For my last book of Lent this year, I chose this short book written by a father and daughter (actually, the book is mainly written by dad Kevin, with short chapters and reflections by his teenaged daughter Hannah) about one American family’s experiment to do more to help others. The Salwens were an upper-class, upwardly-mobile family with a lavish Atlanta home when Hannah’s social conscience spurred them to think about doing more than just writing cheques to charities and occasionally volunteering at the food bank. They made the bold decision to sell their house, buy one that cost about half as much, and donate the difference to a project that would help feed the hungry in Africa.
This is such a “Wow!” idea it’s hard not to be captivated by it. The book describes the messier reality behind that engaging soundbite. First of all, the Salwens chose to do this just as the American economy, particularly the real-estate market, was tanking. So while they were quickly able to buy and move into a smaller house, they had to wait almost two years to unload the bigger house, and realized much less from the sale than they had anticipated (though still, obviously, a healthy chunk of change, enough to buy my house a few times over).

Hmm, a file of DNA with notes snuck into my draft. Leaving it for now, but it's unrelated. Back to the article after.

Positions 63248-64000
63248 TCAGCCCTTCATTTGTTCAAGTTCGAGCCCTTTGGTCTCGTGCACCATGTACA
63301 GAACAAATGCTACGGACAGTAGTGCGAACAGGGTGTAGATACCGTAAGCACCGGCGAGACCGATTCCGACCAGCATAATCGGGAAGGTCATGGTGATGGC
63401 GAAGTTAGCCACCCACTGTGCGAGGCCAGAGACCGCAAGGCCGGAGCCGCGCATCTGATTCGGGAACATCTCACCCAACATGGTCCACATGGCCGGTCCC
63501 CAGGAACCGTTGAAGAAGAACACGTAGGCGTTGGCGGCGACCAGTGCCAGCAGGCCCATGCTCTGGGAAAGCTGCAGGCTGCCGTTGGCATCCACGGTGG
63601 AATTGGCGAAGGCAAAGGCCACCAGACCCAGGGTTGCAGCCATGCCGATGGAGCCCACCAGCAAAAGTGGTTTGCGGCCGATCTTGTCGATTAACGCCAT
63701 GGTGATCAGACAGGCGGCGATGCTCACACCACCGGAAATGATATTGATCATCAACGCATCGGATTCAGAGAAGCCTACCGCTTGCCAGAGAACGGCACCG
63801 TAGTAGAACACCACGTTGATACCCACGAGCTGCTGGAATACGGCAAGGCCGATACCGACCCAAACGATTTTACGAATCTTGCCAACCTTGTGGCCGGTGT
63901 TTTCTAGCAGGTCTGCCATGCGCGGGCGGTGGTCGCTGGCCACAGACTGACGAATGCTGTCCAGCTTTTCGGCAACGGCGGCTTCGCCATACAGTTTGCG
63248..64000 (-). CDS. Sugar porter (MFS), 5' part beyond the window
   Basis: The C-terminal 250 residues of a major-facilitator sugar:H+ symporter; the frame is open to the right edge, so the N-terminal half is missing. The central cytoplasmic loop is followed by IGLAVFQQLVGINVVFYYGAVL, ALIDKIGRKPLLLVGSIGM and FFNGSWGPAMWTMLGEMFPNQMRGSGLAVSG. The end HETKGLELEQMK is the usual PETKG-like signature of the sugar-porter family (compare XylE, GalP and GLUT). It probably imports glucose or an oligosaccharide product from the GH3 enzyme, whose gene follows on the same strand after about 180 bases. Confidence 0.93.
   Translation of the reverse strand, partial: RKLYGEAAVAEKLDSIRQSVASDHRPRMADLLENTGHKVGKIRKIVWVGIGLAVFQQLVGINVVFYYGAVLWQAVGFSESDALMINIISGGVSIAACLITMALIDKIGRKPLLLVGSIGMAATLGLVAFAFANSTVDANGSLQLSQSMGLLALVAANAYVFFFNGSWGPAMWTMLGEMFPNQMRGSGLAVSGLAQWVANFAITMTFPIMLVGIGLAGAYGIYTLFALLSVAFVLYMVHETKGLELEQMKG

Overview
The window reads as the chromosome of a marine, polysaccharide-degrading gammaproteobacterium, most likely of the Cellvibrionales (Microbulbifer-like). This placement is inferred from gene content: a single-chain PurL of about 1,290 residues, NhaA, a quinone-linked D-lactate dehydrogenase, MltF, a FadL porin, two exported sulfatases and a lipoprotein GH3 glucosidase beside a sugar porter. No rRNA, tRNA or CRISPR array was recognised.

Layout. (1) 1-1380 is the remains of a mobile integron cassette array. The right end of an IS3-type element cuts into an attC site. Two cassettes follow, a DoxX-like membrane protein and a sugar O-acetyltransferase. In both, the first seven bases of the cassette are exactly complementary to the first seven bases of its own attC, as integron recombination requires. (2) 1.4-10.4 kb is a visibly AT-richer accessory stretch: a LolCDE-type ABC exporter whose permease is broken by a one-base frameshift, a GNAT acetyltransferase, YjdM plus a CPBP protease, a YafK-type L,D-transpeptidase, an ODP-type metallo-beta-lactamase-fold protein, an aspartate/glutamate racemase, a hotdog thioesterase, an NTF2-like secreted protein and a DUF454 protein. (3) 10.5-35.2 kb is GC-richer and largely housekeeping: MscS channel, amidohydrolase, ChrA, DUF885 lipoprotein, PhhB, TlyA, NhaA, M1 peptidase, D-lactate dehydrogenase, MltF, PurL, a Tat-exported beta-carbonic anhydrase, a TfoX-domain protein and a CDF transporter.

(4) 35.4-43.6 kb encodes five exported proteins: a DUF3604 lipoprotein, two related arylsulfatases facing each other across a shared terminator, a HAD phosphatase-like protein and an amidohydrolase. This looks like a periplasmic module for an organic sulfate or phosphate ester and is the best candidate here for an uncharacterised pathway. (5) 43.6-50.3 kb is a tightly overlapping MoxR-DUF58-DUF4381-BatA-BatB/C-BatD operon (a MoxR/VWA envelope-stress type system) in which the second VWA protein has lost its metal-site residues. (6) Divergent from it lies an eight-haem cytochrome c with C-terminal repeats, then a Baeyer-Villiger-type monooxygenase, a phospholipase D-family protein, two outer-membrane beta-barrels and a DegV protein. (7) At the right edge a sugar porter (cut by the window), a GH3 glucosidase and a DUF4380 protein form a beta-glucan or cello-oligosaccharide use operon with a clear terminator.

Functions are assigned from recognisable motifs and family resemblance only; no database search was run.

Another change to the original vision came when the Salwens actually started investigating the project in which they wanted to invest. They had envisioned themselves as hands-on givers, getting involved in an African community, building schools or digging wells. But when they started to learn more about the trillions of dollars of foreign aid that have been poured into Africa over the last few decades without any apparent improvement in the lives on millions of Africans, they learned that short-term volunteerism by Westerners (including many church-driven mission trips) can actually have a negative impact on communities in developing countries. That was thought-provoking and eye-opening for me.
The Salwens ended up partnering with The Hunger Project, an organization committed to grassroots projects developed and managed by local people. On their family trip to Ghana, the Salwens found themselves reduced to spectators on the sidelines, offering money for projects that Ghanaians were doing themselves. This was frustrating for a family that had wanted to be hands-on doers rather than just cheque-writers, but they learned some valuable lessons along the way about what works and what doesn’t work in helping others.
Most interesting to the Salwens was the impact the project had on them as a family, drawing them closer together and helping build the leadership skills and social conscience of their two teenage children. Their story is still unfolding (you can learn more about it at their website), but a big piece of it, for them, is challenging other families to find their own “power of half.”
No, we don’t all own overlarge luxury homes with entire rooms we barely use, which we can sell and comfortably move into something half the size. But we all have some areas in our lives where making sacrifices could help us move towards discovering our own “power of half” and our own power to help in the world. The Power of Half is a simple book with nothing earth-shattering in either the writing or the story. Its power is in how it might get you thinking, and what it might inspire you (or me) to do.